Impressions of PINTA New York
Pinta is subdivided into five newly designated sections—Pinta Galleries, curated by Ian Cofre (Contemporary) and Cecilia Fajardo-Hill (Modern); Pinta Emerge, featuring works by ten emerging artists, curated by Jose Roca; Pinta Centro,organized by Omar Lopez-Chahoud concentrating on Central America; Pinta Video, curated by Octavio Zaya; and a public program and lecture series, Pinta Forum, coordinated by Miguel Lopez and curator Gabriela Rangel.
Walking around the well-organized fair, we found many gems of Latin American artworks. Carlos Cruz-Diez works were sprinkled around several galleries representing different approaches and materials by the artist. Sculptural pieces by Jesús Rafael Soto could also be found interspersed throughout the fair.
Painterly sculptures made of wire mesh by Ivan Contreras Brunet dazzled at Isabel Aninat, CB1 Gallery presented colorful works by Lorenzo Hurtado Segovia, and Pan American Art Projects had a large double booth with an array of two- and three-dimensional works. Carlos Rolon's mirror pieces reflected a spectacular Sebastian Errazuriz chandelier made of glass, crystal, and taxidermied birds in Salon 94's space.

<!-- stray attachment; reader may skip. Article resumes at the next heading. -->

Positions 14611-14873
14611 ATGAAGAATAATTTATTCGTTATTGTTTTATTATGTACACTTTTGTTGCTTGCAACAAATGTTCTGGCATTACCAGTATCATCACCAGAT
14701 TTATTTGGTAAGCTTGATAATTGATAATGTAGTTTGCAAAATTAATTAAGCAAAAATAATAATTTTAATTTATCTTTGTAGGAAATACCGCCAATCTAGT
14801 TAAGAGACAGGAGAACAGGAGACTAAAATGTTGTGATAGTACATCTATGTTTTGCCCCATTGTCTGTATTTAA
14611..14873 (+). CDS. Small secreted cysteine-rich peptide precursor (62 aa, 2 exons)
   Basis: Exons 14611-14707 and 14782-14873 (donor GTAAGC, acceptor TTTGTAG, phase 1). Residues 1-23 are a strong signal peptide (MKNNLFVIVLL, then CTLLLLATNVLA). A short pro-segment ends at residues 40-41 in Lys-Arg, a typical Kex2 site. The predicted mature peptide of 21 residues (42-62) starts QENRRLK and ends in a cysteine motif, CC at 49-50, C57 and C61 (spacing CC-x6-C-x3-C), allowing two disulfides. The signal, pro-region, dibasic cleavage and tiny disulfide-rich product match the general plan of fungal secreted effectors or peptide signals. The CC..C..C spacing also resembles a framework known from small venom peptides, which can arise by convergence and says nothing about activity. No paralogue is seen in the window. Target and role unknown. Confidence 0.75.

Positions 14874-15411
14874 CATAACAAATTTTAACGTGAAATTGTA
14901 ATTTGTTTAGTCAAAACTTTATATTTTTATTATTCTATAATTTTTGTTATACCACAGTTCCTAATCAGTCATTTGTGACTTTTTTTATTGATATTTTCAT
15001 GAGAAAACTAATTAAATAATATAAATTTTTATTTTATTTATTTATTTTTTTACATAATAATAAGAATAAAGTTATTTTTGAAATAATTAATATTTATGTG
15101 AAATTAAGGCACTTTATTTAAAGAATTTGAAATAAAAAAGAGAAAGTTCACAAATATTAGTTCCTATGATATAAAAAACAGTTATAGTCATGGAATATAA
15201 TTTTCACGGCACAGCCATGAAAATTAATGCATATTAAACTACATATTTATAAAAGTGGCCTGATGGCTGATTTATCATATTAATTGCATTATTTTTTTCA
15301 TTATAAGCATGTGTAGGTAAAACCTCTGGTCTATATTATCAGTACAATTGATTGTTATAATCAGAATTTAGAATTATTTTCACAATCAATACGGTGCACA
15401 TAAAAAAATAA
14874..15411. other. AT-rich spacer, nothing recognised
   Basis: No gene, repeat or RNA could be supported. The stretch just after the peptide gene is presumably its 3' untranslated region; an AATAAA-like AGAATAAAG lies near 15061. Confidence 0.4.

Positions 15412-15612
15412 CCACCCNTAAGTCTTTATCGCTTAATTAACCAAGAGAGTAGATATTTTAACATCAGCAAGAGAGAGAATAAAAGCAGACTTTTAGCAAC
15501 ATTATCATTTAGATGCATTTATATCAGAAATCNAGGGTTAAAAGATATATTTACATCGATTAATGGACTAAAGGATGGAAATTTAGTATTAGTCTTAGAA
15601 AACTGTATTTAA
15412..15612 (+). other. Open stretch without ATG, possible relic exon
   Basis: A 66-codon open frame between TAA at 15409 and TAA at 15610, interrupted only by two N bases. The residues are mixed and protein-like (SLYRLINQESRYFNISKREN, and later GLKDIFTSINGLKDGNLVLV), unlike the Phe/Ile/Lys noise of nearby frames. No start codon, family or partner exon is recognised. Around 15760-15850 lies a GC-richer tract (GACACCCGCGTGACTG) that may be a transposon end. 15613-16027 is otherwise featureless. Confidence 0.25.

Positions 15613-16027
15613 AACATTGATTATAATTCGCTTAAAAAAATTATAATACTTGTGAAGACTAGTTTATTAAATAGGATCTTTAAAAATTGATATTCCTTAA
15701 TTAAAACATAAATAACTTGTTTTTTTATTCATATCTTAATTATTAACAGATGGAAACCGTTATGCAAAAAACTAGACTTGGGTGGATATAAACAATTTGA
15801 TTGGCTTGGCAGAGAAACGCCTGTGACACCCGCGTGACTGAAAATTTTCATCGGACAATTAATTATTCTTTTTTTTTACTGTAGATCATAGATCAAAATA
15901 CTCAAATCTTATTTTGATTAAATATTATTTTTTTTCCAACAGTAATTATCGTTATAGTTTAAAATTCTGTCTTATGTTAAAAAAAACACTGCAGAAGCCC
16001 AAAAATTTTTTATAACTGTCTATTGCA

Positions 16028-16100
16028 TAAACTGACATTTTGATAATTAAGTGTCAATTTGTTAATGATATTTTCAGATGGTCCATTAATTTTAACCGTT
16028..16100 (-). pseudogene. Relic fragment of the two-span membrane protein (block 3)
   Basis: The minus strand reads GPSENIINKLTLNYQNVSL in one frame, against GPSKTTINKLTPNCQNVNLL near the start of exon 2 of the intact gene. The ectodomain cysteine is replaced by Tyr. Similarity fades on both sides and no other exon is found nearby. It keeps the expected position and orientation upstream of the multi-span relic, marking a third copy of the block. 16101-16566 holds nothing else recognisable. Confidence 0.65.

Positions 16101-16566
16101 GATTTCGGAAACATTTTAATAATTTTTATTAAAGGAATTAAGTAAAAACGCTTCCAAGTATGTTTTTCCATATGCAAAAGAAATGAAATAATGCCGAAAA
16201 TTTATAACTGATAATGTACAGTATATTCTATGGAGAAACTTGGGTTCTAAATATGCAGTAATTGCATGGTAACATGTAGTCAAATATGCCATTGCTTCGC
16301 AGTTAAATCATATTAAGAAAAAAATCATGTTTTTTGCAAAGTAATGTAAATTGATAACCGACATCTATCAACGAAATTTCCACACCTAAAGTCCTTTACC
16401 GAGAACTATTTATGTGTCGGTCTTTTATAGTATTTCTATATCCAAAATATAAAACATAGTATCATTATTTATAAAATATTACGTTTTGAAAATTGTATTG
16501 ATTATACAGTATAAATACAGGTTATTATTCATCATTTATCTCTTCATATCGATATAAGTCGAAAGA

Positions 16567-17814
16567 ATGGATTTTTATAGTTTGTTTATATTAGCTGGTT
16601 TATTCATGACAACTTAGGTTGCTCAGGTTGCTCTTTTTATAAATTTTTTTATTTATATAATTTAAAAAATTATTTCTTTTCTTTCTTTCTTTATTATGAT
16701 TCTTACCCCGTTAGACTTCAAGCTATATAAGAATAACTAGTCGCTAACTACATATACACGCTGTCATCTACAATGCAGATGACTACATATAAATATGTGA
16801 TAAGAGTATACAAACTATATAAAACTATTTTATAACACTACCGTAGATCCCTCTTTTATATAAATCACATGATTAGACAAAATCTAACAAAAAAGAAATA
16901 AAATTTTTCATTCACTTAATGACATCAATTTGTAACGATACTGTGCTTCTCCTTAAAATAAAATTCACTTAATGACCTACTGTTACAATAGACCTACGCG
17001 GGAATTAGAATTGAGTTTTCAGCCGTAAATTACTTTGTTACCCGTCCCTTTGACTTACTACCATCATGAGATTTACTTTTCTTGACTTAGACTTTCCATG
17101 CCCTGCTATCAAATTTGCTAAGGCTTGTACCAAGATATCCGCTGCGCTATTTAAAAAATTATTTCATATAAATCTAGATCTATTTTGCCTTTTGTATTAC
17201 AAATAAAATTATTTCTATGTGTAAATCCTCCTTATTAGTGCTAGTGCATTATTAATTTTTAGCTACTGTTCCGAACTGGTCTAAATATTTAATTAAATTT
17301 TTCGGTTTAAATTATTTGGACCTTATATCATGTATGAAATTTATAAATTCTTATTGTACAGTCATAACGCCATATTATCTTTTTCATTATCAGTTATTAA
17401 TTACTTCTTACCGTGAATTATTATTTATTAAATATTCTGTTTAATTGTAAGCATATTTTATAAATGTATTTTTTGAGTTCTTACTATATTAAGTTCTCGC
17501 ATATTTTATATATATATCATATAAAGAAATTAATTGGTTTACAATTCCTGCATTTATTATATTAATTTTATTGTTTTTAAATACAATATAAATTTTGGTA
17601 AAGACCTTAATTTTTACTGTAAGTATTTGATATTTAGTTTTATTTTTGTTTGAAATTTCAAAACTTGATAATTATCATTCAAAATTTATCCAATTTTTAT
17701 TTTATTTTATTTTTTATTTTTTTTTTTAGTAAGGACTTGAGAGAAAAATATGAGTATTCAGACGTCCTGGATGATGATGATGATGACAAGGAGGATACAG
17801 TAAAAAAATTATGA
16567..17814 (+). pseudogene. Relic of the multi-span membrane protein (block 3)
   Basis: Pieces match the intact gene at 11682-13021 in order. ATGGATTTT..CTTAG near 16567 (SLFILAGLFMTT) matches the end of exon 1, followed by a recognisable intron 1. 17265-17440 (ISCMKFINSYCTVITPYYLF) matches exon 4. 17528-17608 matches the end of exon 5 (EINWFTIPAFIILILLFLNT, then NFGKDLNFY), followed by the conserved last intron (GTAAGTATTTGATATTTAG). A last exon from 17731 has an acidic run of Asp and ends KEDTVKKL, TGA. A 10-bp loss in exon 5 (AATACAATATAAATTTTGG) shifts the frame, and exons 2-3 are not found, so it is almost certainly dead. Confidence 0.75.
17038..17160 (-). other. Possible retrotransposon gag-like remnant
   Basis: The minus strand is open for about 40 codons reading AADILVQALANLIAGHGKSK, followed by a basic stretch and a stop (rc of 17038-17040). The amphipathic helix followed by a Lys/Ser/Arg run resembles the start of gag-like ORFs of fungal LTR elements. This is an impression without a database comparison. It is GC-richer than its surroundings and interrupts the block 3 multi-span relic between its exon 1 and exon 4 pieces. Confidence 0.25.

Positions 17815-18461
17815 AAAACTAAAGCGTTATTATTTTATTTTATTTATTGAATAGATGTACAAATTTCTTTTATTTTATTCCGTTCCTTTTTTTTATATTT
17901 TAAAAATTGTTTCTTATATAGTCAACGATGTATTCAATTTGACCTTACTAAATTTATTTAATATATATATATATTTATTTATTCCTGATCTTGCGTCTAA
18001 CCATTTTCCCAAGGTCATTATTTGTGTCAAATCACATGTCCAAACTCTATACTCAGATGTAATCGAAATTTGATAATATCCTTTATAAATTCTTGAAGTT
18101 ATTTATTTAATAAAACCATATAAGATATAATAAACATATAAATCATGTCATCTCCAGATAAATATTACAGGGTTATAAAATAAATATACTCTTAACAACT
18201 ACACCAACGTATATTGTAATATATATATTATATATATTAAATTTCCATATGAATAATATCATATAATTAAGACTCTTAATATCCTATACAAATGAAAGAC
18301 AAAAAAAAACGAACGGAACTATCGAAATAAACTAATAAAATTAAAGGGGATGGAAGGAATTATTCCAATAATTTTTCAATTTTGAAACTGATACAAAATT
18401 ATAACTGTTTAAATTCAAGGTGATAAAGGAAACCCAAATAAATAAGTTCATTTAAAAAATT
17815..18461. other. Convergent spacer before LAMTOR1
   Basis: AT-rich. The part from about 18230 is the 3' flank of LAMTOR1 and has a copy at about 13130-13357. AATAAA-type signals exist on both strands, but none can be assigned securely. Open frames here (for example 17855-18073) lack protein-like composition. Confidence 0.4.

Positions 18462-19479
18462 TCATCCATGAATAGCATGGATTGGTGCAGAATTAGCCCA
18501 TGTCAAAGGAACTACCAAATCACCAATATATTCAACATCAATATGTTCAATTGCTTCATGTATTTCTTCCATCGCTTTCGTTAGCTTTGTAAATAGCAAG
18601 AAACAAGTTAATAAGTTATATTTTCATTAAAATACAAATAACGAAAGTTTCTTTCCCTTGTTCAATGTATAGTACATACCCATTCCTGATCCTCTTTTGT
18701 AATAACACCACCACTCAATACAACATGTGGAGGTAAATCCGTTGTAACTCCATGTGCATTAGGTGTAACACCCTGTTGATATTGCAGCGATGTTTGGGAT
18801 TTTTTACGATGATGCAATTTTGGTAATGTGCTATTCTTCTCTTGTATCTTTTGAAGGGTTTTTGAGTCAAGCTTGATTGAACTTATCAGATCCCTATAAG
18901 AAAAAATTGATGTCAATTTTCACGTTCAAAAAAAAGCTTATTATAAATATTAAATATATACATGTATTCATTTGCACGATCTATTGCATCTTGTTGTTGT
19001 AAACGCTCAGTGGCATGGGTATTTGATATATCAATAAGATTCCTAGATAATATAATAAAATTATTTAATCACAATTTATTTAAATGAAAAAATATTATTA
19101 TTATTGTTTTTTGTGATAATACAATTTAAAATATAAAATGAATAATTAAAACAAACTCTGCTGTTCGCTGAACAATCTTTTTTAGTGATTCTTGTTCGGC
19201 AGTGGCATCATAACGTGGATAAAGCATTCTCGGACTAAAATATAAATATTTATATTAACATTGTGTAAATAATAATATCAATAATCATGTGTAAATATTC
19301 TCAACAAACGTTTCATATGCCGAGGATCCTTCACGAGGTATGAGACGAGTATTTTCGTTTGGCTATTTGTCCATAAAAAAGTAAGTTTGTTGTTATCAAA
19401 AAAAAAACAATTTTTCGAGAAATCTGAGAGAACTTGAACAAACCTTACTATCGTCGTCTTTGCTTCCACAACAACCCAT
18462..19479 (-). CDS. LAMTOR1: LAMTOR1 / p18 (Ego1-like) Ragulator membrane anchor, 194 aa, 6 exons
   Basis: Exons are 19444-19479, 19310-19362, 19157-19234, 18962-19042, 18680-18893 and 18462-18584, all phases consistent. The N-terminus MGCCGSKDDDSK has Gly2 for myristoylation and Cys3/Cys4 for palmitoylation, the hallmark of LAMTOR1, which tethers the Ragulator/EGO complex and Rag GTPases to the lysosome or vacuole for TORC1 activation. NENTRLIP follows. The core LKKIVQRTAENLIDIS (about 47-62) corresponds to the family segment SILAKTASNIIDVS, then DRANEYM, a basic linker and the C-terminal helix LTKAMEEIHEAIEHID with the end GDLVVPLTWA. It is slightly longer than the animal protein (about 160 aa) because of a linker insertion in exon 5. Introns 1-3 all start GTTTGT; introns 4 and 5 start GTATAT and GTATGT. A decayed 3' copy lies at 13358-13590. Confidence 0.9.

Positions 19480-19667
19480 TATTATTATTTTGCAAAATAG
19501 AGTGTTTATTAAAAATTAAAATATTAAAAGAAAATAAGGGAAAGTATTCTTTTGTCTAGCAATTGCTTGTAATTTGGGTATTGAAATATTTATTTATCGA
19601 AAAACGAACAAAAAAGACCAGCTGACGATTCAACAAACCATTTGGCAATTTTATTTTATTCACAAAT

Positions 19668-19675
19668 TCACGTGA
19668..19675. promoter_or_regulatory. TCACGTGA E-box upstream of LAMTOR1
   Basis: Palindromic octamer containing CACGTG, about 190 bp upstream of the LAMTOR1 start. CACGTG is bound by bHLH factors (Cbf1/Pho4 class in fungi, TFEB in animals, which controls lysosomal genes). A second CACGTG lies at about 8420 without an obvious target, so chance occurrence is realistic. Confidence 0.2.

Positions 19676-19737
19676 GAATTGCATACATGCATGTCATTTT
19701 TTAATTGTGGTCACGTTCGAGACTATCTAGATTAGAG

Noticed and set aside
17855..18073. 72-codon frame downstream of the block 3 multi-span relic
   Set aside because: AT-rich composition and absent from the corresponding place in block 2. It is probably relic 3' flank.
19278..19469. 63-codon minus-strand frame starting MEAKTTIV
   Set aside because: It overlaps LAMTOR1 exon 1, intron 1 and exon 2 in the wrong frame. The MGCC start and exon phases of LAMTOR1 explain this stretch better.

Diablo Rosso Gallery of Panama City presented a truly captivating video work, "Domino Effect," 2013 by Donna Conlon / Jonathan Harker.
We had a firsthand look at the exciting trend of collecting Latin American Art and it's no wonder these highly viable artists are rising stars in the contemporary art market.
"Ten years ago, there was no [Latin American] presence at fairs like Art Basel," said Mr. Costa Peuser, the fair's executive director. "Now, the presence of Latin American art is strong, and the U.S. and Europe are looking toward these emerging markets." —The Wall Street Journal
For more on modern and contemporary art and the world's finest private collections, visit www.artprivee.org.